Turning now to FIG. 3, a schematic diagram is illustrated of another embodiment of a trigger circuit 15' according to the present invention. Components included in FIG. 3 which are similar to components in FIG. 2 are designated with similar numbers having a prime added to indicate the different embodiment. Light source 16' supplies a light beam 17' including a first frequency f1 and is positioned in relation to receptacle 12' such that light beam 17' is directed therein. Frequency altering device 20' is positionable within receptacle 12' to receive light beam 17' from light source 16' and transmit a light beam 21' having a second frequency. A light filtering device 45' is constructed to transmit light only at the second frequency and positioned to receive light beam 21' from the frequency altering device 20'. Light filtering device 45' is or includes a holographic optical element, a light grating, a wavelength filter, or the like. Further, light filtering device 45' may be carried by frequency altering device 20', built into receptacle 12', or included as an element of frequency sensitive component 25'.
Frequency sensitive component 25', generally designated by broken line, includes a photo-transistor 30' having a first terminal connected to a power source, such as power source Vcc. A second terminal of photo-transistor 30' is coupled through a potentiometer 32' to the control terminal of a junction field effect transistor (JFET) 34'. Here it should be understood that several different frequency sensitive or selective features can be incorporated individually or in combination. For example, photo-transistor 30' can be designed to be sensitive to a single frequency (narrow band) or to a wide band of frequencies. Also, JFET 34' can be designed to be sensitive to a single frequency (narrow band) or to a wide band of frequencies with potentiometer 32' operating in conjunction therewith to provide frequency sensitive or selective operation. It will be understood by those skilled in the art that additional components (not shown for simplicity) may be included to enhance the desired frequency selectivity. Conversely, in specific embodiments wherein light filtering device 45' provides frequency selectivity, some of the frequency sensitive component 25' may be altered or omitted to reduce the frequency sensitivity of component 25'. The drain terminal of JFET 34' provides a trigger signal to trigger 40'. Thus, light beam 17' is altered to a unique frequency to which light filtering device 45' and/or frequency sensitive component 25' are adjusted to trigger the operation of system 10'. Frequency altering device 20' alters the light beam 17' to provide the necessary unique frequency.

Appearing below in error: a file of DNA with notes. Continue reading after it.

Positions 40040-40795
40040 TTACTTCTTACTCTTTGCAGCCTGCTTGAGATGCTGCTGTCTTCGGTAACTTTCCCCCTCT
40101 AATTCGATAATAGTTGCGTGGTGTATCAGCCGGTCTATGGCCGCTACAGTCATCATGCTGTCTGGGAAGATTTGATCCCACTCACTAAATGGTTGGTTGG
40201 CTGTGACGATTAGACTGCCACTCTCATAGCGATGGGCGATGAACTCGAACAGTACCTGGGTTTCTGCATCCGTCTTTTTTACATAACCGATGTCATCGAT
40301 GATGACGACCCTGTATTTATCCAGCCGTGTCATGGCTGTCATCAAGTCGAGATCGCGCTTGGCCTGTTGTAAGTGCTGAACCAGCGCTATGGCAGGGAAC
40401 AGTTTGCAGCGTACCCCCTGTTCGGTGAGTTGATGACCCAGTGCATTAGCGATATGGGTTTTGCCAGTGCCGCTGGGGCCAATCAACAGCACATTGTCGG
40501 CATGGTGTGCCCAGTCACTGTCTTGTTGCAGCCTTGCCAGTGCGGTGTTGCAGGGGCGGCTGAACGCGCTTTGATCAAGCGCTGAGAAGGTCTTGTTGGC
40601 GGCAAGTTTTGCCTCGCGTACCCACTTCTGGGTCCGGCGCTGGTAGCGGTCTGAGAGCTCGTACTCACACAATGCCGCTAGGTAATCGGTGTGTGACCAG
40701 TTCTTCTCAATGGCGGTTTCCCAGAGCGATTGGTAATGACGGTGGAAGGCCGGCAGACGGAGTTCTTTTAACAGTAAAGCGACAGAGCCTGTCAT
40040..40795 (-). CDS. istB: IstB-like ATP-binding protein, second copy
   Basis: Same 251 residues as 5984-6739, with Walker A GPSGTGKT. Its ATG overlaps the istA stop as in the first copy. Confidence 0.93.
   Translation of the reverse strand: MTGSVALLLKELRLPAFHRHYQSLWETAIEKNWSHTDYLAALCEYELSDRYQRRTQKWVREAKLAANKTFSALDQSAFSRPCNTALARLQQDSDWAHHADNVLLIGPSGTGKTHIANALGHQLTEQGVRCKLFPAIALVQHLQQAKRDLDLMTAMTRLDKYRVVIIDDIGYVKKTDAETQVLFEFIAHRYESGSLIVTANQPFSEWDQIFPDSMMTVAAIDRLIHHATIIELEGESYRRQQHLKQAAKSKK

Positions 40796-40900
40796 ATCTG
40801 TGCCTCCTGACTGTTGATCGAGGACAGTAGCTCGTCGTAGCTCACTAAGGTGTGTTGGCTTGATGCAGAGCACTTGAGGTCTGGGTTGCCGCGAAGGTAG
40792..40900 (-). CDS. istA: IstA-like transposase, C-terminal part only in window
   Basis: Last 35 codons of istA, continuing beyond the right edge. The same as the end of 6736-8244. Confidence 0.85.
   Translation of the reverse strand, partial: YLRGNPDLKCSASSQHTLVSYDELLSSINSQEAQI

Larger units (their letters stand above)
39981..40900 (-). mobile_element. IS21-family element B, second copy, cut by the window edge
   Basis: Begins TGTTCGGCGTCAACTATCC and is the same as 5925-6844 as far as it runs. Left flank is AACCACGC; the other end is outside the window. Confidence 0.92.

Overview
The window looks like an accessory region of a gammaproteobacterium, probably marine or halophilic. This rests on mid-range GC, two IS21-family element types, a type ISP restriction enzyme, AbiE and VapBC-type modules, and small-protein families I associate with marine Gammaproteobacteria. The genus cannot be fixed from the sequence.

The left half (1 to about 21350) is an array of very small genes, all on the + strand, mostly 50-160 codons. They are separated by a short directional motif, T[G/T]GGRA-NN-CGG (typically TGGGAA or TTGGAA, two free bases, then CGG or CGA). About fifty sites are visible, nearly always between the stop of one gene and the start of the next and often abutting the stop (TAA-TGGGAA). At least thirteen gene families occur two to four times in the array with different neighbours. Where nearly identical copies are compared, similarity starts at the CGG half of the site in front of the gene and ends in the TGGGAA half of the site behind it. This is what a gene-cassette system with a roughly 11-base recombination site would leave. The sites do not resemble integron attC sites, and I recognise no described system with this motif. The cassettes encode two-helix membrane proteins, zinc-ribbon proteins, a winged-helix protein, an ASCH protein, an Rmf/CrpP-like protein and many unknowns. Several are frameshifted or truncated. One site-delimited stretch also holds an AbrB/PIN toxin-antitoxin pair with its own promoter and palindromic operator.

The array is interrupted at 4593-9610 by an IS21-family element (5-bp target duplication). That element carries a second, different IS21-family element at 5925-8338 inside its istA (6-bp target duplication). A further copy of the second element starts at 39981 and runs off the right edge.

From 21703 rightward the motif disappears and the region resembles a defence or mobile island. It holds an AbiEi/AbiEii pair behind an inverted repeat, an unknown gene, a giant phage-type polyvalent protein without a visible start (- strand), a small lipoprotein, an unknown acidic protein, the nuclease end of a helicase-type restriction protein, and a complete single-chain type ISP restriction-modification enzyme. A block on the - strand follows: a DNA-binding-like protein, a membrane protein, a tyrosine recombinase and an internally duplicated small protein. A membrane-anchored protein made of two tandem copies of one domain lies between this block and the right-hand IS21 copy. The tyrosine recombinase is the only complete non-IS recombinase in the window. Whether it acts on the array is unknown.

It should be understood that while we have predominantly discussed security, the disclosed embodiments can also be employed for identification purposes. For example, the present invention can be employed to identify current paper money containing a security strip. Each denomination has a security strip which acts as frequency altering device 20 or 20', fluorescing at different frequencies. Thus, by adjusting frequency sensitive component 25 or light filtering device 45' and frequency sensitive component 25', a system, such as a change maker, can be triggered to operate in response to different denomination bills. Further, by incorporating a plurality of frequency sensitive components 25 or 25', more than one denomination can be accepted. It should also be obvious that while we have predominately discussed security and identification that trigger circuit 15 is in contiguity with system 10, thus, as an independent circuit in accessory it my be applied to adapt and/or convert non-electrical devices to operate electrically and by f2 differentiation without comparisons, i.e., density probes and flow controls.
Various other changes and modifications to the embodiments herein chosen for purposes of illustration will readily occur to those skilled in the art. To the extent that such modifications and variations do not depart from the spirit of the invention, they are intended to be included within the scope thereof which is assessed only by a fair interpretation of the following claims.
Having fully described the invention in such clear and concise terms as to enable those skilled in the art to understand and practice the same, the invention claimed is:
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|Citing Patent||Filing date||Publication date||Applicant||Title|
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|U.S. Classification||340/555, 340/556, 250/221, 250/214.00B|
|International Classification||G08B13/18, G06M7/00|
|Cooperative Classification||H03K17/968, H03K17/941, G08B13/184, H03K2217/94116, H03K2217/94108|
|Mar 24, 2003||FPAY||Fee payment|
Year of fee payment: 4
|May 24, 2007||FPAY||Fee payment|
Year of fee payment: 8
|Oct 3, 2011||REMI||Maintenance fee reminder mailed|
|Feb 22, 2012||LAPS||Lapse for failure to pay maintenance fees|
|Apr 10, 2012||FP||Expired due to failure to pay maintenance fee|
Effective date: 20120222